CW Blog

In its seventh year of growth, the marine industry is surging in boat production and new models. This could be seen in the 28th International BoatBuilders’ Exhibition and Conference (IBEX, Oct. 2-4, Tampa, FL, US), which posted a 23% increase in attendees to reach 4,300 and a 14% increase in exhibitors, totaling 700 different companies. Four International Pavilions — Australia, France, Italy and South Korea — were part of a growing global  presence, with 55 countries represented this year.

The heart of IBEX, its Education Conference, also saw growth this year, with seminar sales up 27%. For me, notable topics were 3D printed composite production tooling and thermoplastic composites. Highlights and composites-focused offerings included:

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I’m back in the office after a week in Dallas at CAMX 2018. Having joined the CW team in February, this was my first CAMX so I went to the show expecting to be blown away and I have to say, the show delivered. 

Composites is a complicated industry and trying to learn about all of the different materials and processes and technologies has been, to use a cliche, very much of a drink from the fire hose. So I went to CAMX hoping to connect some of the dots for a few things I’ve seen at other industry events I’ve attended over the past 6 months. I’m happy to report that I did have a few eye opening moments, but also some unexpected moments of inspiration that seriously raised goosebumps.

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Whether you are aware of this company, or not, Advanced Composite Products & Technology Inc. (ACPT, Huntington Beach, CA, US) says it thrives on providing innovative and cost-efficient composite solutions to some of the most difficult and demanding real world applications. Founded in 1977 by Dr. James C. Leslie and his son, James Leslie II, the company is involved in design, development and manufacturing of advanced composite applications for research, commercial, government, and private institutions, with an emphasis on filament winding. The market sectors that ACPT serves include space, aviation, defense, motorsports, marine, converting, heavy industry and drilling.  

ACPT is located within what might be called the Huntington Beach composites cluster, in close proximity to at least six other composites companies. Like its neighbors, ACPT offers a wide range of in-house capabilities. It has a number of 4-axis CNC filament winders, the largest having a length of 11.1m or 36.2 ft, electronically-controlled tensioners and numerous curing ovens. Lamination-related equipment includes a clean room, vacuum mixer, bladder and trapped molding equipment, and a finishing area and paint booth. Ovens and autoclaves are on premises, as are hydraulic presses for compression molding and press-forming. A fully-staffed machine shop allows for grinding, drilling, milling and all other required finishing operations. The company conforms to its quality assurance management system and has been audited according to the requirements of AS 9100.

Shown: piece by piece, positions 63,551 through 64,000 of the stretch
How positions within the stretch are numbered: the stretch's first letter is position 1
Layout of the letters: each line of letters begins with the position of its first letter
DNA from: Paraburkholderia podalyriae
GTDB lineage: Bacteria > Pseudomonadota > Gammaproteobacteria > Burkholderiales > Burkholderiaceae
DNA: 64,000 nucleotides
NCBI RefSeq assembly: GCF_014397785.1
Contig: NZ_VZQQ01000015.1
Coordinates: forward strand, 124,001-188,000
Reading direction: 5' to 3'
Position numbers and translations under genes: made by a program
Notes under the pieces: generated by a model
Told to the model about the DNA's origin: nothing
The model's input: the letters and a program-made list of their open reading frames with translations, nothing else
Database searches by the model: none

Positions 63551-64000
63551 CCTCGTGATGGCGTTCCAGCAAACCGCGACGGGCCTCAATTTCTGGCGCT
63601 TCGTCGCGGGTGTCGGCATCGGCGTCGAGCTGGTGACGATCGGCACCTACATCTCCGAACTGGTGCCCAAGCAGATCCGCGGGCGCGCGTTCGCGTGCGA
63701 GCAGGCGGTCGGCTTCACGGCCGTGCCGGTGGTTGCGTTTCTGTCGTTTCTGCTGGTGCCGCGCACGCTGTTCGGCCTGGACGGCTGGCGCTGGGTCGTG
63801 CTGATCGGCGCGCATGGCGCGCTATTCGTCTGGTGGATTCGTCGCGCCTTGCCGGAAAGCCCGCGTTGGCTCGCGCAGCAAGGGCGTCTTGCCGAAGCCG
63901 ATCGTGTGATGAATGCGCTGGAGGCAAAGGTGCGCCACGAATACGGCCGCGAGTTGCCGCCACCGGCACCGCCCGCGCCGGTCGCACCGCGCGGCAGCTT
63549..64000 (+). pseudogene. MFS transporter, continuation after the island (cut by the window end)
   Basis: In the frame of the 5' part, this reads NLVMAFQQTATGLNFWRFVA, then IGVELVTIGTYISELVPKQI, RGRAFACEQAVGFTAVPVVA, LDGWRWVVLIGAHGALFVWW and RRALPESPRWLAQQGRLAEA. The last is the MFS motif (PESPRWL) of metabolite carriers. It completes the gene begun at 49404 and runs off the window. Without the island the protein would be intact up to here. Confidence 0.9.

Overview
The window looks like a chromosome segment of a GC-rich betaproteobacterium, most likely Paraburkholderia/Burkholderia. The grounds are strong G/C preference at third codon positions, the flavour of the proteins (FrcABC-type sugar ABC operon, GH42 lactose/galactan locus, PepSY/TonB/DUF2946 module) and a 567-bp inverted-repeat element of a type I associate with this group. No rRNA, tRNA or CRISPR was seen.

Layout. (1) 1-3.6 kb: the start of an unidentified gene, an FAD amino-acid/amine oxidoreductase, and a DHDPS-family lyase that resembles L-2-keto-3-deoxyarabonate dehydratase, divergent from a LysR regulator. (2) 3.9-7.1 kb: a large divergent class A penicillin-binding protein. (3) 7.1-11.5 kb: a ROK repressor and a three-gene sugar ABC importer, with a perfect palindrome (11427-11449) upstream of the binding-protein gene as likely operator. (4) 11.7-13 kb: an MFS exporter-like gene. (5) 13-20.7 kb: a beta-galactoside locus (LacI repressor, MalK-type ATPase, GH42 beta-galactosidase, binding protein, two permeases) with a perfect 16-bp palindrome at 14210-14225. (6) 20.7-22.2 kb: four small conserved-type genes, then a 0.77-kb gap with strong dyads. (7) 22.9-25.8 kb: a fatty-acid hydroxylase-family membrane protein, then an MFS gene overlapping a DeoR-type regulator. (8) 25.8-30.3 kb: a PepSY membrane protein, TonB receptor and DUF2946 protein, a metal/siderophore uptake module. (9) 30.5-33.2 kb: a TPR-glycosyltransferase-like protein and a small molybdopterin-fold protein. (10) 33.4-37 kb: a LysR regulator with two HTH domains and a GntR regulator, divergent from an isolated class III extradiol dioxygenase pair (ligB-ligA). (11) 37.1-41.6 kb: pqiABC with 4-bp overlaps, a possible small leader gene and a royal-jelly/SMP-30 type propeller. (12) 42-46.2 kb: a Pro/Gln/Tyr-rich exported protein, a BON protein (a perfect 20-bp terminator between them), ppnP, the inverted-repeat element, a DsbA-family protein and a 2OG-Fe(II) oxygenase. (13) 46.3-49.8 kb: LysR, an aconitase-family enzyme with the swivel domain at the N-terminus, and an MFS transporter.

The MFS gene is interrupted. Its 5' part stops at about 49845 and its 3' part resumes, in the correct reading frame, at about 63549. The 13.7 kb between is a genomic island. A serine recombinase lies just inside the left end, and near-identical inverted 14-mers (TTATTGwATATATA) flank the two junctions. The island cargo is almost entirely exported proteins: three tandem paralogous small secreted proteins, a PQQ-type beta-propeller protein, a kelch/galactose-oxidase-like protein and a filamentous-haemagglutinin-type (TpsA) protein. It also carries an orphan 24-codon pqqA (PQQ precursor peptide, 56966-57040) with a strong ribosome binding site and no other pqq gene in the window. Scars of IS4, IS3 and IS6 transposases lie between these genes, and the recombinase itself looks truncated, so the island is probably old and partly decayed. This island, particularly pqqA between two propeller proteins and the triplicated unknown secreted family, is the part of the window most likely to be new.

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Most people in the composites industry know Seemann Composites Inc. (SCI, Gulfport, MS, US) as the company founded by Bill Seemann, the inventor of Seemann Composites Resin Infusion Molding Process (SCRIMP). In fact, Bill is being honored next week at CAMX 2018 (Oct 15-18, Dallas, TX, US) with an ACMA Lifetime Achievement Award (see below).

I met Bill in the early 1990s when I was still new to the composites industry, and even newer to marine composites, having started out working with Kevlar and Nomex in aircraft applications. Bill was so gracious, explaining the development work he was doing at the time, testing various geometries of flow media for SCRIMP. We kept in touch over the years and I have tried to write about SCI’s developments, though much of it has been for defense projects, and thus, was not going to be written about in any detail by CW or any other publication. But I had no idea that SCI and Materials Sciences Corporation (MSC, Horsham, PA, US) had such a long relationship of close collaboration.

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A few days ago, I was contacted by Tom DeLay, founder of Cimarron Composites (Huntsville, AL, US), because I had written about DeLay and work he was involved with at NASA in the area of high-performance composite pressure vessels. That 2005 article (here’s the link: https://www.compositesworld.com/articles/an-update-on-composite-tanks-for-cryogens) was a review of sorts, describing the state of composite pressure vessels for space applications, including storage of cryogens like liquid oxygen. 

Unbeknownst to me, DeLay, in 2008, started Cimarron Composites to focus on composite pressure vessels and improving their performance in cryogenic applications. At the time of my article in 2005, tankage for super-cold liquid fuels — liquid hydrogen, liquid oxygen (LOX) and others — was still the purview of metals, due to the potential for microcracking in traditional carbon/epoxy composite laminates at cryogenic temperatures. Microcracks can occur in any laminate because of the difference between the axial and transverse coefficients of thermal expansion (CTE) in each ply, as the laminate cools after cure, and as temperature is lowered to cryogenic levels. Even at moderate pressure, the composite's exposure to temperature extremes and repeated fill-and-drain cycles can exacerbate cracking and can lead to permeation leak paths, easily traversed by small hydrogen and oxygen molecules. The issue isn't helped by the fact that most legacy thermoset systems lose strain capacity and become brittle at cryogenic temperatures.

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